In the today's language of psychology, Jesus' family went to His home to have an intervention. Jesus was acting like a codependent and obviously needed help.  Based on our definition above, He was "excessively caretaking" others to the point that it was affecting His own health -- He wasn't even able to eat!  On the surface, it looks like Jesus was not able to set healthy boundaries.  He was putting His "own needs at a lower priority than others while being excessively preoccupied with the needs of others."

Is Jesus exhibiting codependence?  Is codependency a sin?  It is an intellectual cop-out to simply say, "Jesus was God" and shut down further discussion.  Hebrews 4:15 says that Jesus was "tempted in every way just as we are, yet without sin."  How do we reconcile the fact that Jesus was clearly exhibiting codependent behavior in this example, but yet was without sin?

Perhaps, this is simply an isolated incident in Jesus' life.  There are times that God calls us to sacrifice for the needs of others, but an on-going pattern of "putting one's needs at a lower priority than others" is simply unhealthy and can become codependent.  I'm not sure that this is the case, however.  Not too long after this, the same thing happens (Mark 6:31) -- so many people were crowding Jesus that there was no time to eat.  Now, Jesus seems to display healthier boundary-setting behavior than before, taking His disciples to a remote place to rest.  But when the crowds followed Him to the remote place, He can't seem to say "No" and decides to spend some time teaching them (Mark 6:32-34).  It honestly appears like Jesus has issues with setting healthy boundaries and is behaving like a codependent.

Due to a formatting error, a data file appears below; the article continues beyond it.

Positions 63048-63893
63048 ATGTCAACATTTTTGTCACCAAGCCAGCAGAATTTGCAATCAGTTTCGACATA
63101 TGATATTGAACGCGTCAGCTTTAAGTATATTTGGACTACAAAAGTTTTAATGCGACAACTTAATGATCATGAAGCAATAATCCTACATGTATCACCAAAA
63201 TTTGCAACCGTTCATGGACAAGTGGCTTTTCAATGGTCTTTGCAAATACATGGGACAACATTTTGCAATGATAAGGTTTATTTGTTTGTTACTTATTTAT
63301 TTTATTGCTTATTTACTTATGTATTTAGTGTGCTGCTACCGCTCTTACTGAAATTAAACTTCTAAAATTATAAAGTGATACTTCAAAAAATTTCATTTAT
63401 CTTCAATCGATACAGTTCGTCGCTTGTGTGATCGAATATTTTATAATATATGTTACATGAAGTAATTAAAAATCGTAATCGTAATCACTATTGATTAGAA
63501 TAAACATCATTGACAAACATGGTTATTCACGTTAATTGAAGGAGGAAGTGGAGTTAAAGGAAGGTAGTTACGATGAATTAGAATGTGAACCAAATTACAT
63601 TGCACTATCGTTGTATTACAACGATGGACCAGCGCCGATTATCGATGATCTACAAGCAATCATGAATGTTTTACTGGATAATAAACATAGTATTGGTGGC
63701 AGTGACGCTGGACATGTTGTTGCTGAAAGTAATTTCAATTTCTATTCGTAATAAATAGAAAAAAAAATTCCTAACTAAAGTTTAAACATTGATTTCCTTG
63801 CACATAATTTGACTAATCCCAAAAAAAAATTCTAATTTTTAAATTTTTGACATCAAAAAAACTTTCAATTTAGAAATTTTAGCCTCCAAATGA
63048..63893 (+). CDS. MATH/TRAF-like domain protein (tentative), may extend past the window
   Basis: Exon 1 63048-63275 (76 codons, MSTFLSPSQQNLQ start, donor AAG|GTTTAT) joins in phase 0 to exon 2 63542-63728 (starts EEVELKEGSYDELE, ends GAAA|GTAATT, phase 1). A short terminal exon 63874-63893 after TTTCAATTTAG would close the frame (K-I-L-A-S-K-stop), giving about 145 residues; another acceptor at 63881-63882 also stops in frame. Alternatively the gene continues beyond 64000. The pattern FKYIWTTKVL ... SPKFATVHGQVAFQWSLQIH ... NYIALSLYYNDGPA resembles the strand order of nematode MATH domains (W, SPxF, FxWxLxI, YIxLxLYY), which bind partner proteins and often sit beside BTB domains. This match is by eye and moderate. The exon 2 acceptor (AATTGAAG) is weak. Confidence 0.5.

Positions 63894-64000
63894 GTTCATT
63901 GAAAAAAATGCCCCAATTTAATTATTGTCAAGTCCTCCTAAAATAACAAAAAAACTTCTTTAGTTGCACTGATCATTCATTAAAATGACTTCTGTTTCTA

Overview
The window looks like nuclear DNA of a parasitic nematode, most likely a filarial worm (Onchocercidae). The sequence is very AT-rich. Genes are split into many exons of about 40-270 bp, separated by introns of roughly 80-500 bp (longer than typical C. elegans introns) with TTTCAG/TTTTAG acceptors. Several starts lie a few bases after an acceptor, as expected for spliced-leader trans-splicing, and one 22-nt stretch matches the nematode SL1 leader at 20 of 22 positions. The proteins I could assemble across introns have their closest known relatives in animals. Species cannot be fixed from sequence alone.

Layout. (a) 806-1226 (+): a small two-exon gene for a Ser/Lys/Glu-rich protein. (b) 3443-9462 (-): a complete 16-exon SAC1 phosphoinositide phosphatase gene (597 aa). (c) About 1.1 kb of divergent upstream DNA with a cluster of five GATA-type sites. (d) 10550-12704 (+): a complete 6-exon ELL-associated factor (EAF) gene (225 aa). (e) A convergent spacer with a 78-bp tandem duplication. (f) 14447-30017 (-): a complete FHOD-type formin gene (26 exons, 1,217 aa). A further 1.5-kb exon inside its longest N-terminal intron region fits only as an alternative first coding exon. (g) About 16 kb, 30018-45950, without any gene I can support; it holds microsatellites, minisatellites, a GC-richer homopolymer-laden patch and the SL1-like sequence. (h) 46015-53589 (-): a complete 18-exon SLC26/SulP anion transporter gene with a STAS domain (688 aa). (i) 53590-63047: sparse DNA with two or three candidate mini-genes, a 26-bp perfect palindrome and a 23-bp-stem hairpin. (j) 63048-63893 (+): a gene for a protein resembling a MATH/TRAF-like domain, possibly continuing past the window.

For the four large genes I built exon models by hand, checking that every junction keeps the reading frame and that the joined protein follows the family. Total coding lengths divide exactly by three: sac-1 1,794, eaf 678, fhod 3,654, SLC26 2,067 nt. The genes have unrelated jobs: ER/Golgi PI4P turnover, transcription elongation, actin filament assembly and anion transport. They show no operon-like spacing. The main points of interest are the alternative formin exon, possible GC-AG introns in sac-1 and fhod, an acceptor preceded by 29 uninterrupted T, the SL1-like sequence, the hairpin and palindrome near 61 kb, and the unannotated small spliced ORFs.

In Part 2, we'll look at some possible ways to reconcile this apparent discrepancy, and try to gain a better understanding of codependency.

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